In this co–fermentation, not only a higher concentration of PDO was reached, but also higher biomass and lactate concentrations were attained. The ratios of initial glucose/glycerol concentrations are almost exactly the same to those of flux even when μmax was the same and YATP/X was slightly lower (see Table 1). The non significant change in ethanol and acetate formation might be due to residual glucose and glycerol in the medium. GDHt is inhibited by glycerol and as it is shown in Fig. 2; 200 mM glycerol was the highest concentration at which L. reuteri was able to grow. Therefore, an inhibition may have taken place and the balance in both glucose and glycerol fermentations were affected by environmental and nutritional conditions. On this particular issue, Zhang et al. (2008), showed that partitioning of the carbon flux between the reductive and the oxidative route is robust against environmental conditions. Such tight control at the glycerol content is provided by kinetic parameters of GDH, GDHt and 1,3–PDOR.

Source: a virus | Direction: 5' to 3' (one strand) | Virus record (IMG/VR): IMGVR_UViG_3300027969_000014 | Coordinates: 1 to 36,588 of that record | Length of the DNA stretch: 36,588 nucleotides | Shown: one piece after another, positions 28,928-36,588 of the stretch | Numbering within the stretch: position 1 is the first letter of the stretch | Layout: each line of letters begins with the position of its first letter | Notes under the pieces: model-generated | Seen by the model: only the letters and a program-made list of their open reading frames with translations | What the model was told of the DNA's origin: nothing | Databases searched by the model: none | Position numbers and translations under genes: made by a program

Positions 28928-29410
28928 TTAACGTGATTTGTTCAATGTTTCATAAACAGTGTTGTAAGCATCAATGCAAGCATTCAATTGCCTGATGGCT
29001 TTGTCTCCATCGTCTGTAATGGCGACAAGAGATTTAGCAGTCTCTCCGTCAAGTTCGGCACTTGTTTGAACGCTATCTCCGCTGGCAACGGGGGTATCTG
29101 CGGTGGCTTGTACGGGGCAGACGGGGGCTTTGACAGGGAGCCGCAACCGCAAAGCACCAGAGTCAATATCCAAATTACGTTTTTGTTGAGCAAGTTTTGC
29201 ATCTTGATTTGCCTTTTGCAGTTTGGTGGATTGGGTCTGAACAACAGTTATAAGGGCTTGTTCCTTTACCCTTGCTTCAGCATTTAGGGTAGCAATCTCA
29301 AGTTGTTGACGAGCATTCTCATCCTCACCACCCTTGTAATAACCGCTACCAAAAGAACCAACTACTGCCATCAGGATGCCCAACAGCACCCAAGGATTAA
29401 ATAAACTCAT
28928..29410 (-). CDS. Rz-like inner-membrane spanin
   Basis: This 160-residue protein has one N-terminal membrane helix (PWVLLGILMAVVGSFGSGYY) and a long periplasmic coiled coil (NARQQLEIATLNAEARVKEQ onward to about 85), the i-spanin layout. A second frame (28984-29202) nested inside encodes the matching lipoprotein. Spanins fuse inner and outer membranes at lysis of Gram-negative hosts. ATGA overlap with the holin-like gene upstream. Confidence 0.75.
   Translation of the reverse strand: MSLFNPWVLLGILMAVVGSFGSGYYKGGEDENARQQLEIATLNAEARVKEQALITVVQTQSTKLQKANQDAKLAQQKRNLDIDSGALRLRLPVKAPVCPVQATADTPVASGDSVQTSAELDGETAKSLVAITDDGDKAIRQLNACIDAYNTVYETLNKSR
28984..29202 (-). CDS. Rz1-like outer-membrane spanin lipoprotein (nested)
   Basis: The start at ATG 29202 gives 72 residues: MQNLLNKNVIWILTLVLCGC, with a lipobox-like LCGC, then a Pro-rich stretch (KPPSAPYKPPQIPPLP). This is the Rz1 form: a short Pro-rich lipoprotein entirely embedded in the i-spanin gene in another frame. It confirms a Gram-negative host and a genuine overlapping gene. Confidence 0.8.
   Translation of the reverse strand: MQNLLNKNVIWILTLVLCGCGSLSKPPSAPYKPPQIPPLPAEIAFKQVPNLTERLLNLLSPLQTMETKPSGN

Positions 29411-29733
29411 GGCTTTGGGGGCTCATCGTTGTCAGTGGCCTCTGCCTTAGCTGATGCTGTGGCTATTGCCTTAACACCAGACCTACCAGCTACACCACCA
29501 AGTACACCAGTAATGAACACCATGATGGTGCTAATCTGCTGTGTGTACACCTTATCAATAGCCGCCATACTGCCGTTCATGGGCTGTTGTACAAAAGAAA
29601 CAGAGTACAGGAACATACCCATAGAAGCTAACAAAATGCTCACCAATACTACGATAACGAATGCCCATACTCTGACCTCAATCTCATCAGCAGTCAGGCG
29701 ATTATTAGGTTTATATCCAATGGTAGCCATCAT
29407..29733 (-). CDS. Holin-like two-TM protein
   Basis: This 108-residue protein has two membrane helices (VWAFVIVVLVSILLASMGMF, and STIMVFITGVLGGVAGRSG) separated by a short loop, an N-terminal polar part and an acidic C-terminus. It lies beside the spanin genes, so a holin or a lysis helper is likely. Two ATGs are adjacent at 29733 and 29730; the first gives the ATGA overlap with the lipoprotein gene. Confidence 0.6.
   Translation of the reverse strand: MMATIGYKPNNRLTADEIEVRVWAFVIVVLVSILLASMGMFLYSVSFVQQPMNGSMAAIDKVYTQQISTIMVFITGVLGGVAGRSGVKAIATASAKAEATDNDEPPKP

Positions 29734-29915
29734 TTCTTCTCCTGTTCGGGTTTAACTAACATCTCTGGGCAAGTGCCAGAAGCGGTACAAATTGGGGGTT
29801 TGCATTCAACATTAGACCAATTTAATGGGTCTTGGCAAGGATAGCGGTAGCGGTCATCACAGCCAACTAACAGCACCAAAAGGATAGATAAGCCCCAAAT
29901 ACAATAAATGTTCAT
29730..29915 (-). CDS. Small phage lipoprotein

In this work, 377.55 mM (28.69 g/L) of PDO were produced in a bioreactor but higher concentrations of PDO have been reached and reported (Table 2). Several K. pneumoniae, C. acetobutylicum and C. butyricum strains have been used for the production of PDO, along with a modified E. coli strain which yielded 135 g/L of PDO (Sanford et al., 2004). Even though L. reuteri production is lower than those listed in Table 2, the advantages offered by this strain are that this is not a pathogenic or engineered strain, with easier and safer co–fermentation conditions than those required in chemical processes, the possibility of using raw glycerol from the biodiesel industry and the resulting probiotic biomass may be considered a value–added to the process.